Practicality has always been a Jazz strong, not least because it’s larger than the class average. The Hybrid is no different, with five wide-opening doors for easy access and a cavernous load area - 883 litres with the rear seats folded flat.
Compact yet packs in five doors
Stuffing a NiMH battery in the rear has compromised the cubbyhole in the boot floor, though - in the standard Jazz it will swallow 64 litres, in the Hybrid it is replaced by a three litre slot. There's no spare tyre - just a can of 'get you home' filler spray. Move forward to the passenger cabin and you will see that Honda has gone berserk with interior pockets and cubbyholes - I’ve seldom driven a car with so many places to put a mobile phone.
Irritatingly, the Insight’s eco-rating display that awards you digital shrubbery for efficient driving has been carried over to the Jazz Hybrid. Far more useful and less patronising is the Eco Assist illuminated speedometer, which changes from green through blue to red depending on how wastefully you drive.
Equipment levels are reasonable rather than aspirational, so if you want the handy USB connector, 15in alloys and cruise control you will need to go for the HS rather then basic HE model. Leather upholstery is limited to the top-of-the-range HX.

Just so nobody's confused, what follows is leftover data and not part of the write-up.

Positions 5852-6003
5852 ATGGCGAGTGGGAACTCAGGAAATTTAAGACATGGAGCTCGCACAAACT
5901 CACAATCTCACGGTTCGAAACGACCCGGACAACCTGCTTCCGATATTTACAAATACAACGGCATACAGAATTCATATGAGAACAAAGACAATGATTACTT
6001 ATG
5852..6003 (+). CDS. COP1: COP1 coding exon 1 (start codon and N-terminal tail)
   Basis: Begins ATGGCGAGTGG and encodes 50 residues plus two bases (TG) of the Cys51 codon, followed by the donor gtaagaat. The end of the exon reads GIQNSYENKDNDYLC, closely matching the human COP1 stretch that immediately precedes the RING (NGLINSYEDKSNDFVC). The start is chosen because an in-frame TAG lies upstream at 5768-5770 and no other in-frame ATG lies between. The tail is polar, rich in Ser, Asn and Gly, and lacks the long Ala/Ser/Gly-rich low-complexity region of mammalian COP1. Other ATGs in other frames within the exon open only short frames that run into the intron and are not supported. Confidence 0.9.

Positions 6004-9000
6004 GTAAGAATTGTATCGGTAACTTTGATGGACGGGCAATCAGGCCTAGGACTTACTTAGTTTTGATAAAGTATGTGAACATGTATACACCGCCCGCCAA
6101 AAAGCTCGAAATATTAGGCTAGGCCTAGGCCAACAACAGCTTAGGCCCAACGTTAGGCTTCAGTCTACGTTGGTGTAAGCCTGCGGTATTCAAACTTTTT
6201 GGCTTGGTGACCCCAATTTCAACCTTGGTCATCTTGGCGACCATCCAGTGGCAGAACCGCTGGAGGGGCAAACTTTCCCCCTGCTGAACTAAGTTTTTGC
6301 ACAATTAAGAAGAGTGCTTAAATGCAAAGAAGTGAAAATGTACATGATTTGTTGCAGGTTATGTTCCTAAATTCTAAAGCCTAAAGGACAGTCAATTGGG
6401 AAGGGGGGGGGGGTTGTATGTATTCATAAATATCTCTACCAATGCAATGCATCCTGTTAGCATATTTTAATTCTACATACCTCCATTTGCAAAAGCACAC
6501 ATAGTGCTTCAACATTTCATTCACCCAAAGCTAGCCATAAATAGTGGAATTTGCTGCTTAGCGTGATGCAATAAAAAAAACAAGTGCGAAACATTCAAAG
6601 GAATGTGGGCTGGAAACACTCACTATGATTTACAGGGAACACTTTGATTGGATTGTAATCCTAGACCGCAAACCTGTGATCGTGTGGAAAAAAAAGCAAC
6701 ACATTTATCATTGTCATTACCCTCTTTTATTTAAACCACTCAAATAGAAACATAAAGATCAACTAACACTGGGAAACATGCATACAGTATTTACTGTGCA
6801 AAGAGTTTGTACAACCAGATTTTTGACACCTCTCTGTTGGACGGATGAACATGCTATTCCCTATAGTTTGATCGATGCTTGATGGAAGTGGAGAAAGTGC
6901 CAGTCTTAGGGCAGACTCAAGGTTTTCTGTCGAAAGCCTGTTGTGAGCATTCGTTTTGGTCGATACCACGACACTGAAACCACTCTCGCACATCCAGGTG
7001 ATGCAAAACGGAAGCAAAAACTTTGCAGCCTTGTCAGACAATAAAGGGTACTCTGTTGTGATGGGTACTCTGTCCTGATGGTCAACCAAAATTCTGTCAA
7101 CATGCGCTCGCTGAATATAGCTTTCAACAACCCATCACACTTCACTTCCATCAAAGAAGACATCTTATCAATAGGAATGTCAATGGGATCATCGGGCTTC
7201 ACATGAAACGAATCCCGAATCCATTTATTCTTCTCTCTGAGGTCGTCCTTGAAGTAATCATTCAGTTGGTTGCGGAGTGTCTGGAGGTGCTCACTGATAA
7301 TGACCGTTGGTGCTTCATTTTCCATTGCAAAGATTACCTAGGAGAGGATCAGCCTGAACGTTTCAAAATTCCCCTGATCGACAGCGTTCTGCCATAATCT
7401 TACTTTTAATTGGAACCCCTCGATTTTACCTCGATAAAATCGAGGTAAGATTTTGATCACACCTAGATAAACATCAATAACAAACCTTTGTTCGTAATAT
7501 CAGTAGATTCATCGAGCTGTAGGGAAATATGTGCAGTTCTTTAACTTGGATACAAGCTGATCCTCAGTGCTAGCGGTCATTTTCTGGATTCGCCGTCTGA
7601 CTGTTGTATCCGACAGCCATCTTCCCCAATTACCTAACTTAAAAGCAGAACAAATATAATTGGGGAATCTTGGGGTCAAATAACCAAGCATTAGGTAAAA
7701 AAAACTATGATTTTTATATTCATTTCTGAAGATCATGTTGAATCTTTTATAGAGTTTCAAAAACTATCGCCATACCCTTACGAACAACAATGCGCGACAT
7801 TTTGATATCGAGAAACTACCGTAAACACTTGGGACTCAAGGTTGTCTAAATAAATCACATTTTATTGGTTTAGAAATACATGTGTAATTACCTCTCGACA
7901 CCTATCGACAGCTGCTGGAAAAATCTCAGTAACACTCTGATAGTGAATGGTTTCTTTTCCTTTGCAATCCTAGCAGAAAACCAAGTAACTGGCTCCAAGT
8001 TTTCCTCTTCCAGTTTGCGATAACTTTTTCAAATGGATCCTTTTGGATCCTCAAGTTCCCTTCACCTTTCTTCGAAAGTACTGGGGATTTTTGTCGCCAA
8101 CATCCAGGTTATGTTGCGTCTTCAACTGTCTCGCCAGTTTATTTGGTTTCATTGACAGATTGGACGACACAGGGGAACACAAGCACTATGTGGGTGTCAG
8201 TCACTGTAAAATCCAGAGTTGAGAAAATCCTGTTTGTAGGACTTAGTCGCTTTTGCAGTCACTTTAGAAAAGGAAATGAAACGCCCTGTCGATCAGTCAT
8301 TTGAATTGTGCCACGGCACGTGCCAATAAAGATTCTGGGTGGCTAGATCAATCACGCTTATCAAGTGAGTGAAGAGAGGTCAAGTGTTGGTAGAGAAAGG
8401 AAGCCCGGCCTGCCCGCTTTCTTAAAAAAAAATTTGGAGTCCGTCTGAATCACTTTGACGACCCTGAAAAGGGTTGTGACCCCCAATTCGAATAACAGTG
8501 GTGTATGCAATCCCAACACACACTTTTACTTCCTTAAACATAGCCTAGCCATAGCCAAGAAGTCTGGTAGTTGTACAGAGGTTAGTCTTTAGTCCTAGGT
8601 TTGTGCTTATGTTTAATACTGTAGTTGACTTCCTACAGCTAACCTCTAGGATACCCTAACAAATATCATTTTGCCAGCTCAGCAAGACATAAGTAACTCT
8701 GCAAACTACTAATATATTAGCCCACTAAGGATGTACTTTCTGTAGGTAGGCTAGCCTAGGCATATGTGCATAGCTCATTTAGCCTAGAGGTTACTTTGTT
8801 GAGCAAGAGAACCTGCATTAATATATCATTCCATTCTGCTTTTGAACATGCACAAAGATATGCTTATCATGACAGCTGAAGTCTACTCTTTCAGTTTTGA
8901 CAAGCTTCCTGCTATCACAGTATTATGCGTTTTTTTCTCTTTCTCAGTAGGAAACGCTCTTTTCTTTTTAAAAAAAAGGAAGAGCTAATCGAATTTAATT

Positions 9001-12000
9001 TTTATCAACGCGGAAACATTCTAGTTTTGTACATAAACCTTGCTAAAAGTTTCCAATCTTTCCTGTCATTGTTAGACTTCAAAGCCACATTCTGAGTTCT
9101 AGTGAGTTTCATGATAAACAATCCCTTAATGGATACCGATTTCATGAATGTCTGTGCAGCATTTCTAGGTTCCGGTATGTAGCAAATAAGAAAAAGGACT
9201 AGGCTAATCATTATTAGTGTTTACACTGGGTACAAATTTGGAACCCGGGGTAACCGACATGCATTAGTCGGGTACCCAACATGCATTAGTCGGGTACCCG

No matter which model you go for, it won’t be cheap. Prices start from £15,995 which is not far south of the entry-level Insight’s £16,675 - which also sits in a lower insurance category - and £1500 more than the 1.4 litre CVT model.
Like Toyota’s Auris Hybrid, Honda’s third petrol/electric model is both a conservative and expensive affair but it’s efficient for a large super-mini with a petrol engine, extremely practical and very easy to drive around town. So if you can get past the price tag it’s a sound choice. ®
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Honda Jazz Hybrid
It's nice to see the 'English as a seventh language' crowd are here practising their skills.
Re: Ah but
The Jazz has a boot, the iQ, to put it nicely, does not. That's why you might buy a Jazz. Alternatively, you could get a Skoda Fabia Greenline Estate, a regular diesel with a very large boot, and only emits 89g of CO2 per km.
@ Cucumber C Face
One important matter here is the spread of MPGs on standard vs. Hybrids
As an example your 1.4 Jazz has figures of (urban / combined / extra urban) 42 / 51 / 58 with probably the 51 figure quoted on the literature and towards the top end seen as you do mostly extra-urban (motorways). As a comparison the Hybrid Jazz gives 61 / 62 / 64 - which means you will do virtually as many miles to the gallon crawling round London as you would cruising along the M1
For you, no real difference, but for most people doing short commutes and school runs there would be potentially 30%-40% reduction in fuel use.
As for the iQ - I could only get one official MPG figure from Toyota's website - I will be generous and assume it is the combined figure - but a little research shows you many people complaining that on an urban run with passengers (adding 1 adult and 2 kids at about 180Kg will make a much bigger relative difference to a 950Kg car than a 1200Kg one) getting sub-30 Mpg. I suspect these are more based on whining than reality but there will be a grain of truth in the overall complaint of nothing like 60Mpg in real use.